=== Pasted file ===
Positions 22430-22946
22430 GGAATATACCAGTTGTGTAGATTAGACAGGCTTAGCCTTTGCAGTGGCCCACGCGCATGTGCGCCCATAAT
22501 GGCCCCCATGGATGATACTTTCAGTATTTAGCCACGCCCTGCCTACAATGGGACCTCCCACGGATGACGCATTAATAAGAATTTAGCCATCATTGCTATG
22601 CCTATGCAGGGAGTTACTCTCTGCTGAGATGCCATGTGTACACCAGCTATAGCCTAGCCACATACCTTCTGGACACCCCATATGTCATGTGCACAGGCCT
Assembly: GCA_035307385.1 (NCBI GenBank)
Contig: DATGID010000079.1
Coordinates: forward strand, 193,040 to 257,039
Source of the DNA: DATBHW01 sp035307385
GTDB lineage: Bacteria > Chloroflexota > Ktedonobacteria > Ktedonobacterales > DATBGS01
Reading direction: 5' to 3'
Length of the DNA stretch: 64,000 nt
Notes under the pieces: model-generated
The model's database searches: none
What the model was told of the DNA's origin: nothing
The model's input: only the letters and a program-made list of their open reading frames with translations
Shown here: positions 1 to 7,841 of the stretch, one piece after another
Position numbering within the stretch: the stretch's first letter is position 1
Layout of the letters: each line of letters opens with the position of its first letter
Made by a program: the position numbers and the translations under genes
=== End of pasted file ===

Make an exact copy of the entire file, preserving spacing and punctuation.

Positions 22430-22946
22430 GGAATATACCAGTTGTGTAGATTAGACAGGCTTAGCCTTTGCAGTGGCCCACGCGCATGTGCGCCCATAAT
22501 GGCCCCCATGGATGATACTTTCAGTATTTAGCCACGCCCTGCCTACAATGGGACCTCCCACGGATGACGCATTAATAAGAATTTAGCCATCATTGCTATG
22601 CCTATGCAGGGAGTTACTCTCTGCTGAGATGCCATGTGTACACCAGCTATAGCCTAGCCACATACCTTCTGGACACCCCATATGTCATGTGCACAGGCCT
Assembly: GCA_035307385.1 (NCBI GenBank)
Contig: DATGID010000079.1
Coordinates: forward strand, 193,040 to 257,039
Source of the DNA: DATBHW01 sp035307385
GTDB lineage: Bacteria > Chloroflexota > Ktedonobacteria > Ktedonobacterales > DATBGS01
Reading direction: 5' to 3'
Length of the DNA stretch: 64,000 nt
Notes under the pieces: model-generated
The model's database searches: none
What the model was told of the DNA's origin: nothing
The model's input: only the letters and a program-made list of their open reading frames with translations
Shown here: positions 1 to 7,841 of the stretch, one piece after another
Position numbering within the stretch: the stretch's first letter is position 1
Layout of the letters: each line of letters opens with the position of its first letter
Made by a program: the position numbers and the translations under genes